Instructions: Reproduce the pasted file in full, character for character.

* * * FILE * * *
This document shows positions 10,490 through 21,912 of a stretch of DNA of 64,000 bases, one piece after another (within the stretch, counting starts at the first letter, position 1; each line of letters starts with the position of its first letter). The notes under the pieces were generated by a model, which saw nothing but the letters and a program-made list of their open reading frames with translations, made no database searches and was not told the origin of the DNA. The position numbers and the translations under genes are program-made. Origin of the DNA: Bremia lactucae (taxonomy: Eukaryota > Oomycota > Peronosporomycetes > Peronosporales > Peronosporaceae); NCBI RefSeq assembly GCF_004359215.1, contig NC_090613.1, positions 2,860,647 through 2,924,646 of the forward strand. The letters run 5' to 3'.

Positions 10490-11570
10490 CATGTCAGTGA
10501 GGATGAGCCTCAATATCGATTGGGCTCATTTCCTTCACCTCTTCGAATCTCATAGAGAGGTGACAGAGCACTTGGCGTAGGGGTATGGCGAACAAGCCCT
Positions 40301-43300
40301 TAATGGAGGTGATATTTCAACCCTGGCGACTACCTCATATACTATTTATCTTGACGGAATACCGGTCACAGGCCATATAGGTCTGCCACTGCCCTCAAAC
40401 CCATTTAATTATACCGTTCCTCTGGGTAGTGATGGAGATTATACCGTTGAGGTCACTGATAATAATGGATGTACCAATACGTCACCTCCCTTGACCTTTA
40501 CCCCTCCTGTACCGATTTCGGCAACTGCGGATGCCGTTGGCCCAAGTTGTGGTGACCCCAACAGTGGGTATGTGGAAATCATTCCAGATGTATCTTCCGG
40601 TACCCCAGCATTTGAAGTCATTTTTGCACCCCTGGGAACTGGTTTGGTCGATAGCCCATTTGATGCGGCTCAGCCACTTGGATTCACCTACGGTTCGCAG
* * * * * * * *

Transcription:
This document shows positions 10,490 through 21,912 of a stretch of DNA of 64,000 bases, one piece after another (within the stretch, counting starts at the first letter, position 1; each line of letters starts with the position of its first letter). The notes under the pieces were generated by a model, which saw nothing but the letters and a program-made list of their open reading frames with translations, made no database searches and was not told the origin of the DNA. The position numbers and the translations under genes are program-made. Origin of the DNA: Bremia lactucae (taxonomy: Eukaryota > Oomycota > Peronosporomycetes > Peronosporales > Peronosporaceae); NCBI RefSeq assembly GCF_004359215.1, contig NC_090613.1, positions 2,860,647 through 2,924,646 of the forward strand. The letters run 5' to 3'.

Positions 10490-11570
10490 CATGTCAGTGA
10501 GGATGAGCCTCAATATCGATTGGGCTCATTTCCTTCACCTCTTCGAATCTCATAGAGAGGTGACAGAGCACTTGGCGTAGGGGTATGGCGAACAAGCCCT
Positions 40301-43300
40301 TAATGGAGGTGATATTTCAACCCTGGCGACTACCTCATATACTATTTATCTTGACGGAATACCGGTCACAGGCCATATAGGTCTGCCACTGCCCTCAAAC
40401 CCATTTAATTATACCGTTCCTCTGGGTAGTGATGGAGATTATACCGTTGAGGTCACTGATAATAATGGATGTACCAATACGTCACCTCCCTTGACCTTTA
40501 CCCCTCCTGTACCGATTTCGGCAACTGCGGATGCCGTTGGCCCAAGTTGTGGTGACCCCAACAGTGGGTATGTGGAAATCATTCCAGATGTATCTTCCGG
40601 TACCCCAGCATTTGAAGTCATTTTTGCACCCCTGGGAACTGGTTTGGTCGATAGCCCATTTGATGCGGCTCAGCCACTTGGATTCACCTACGGTTCGCAG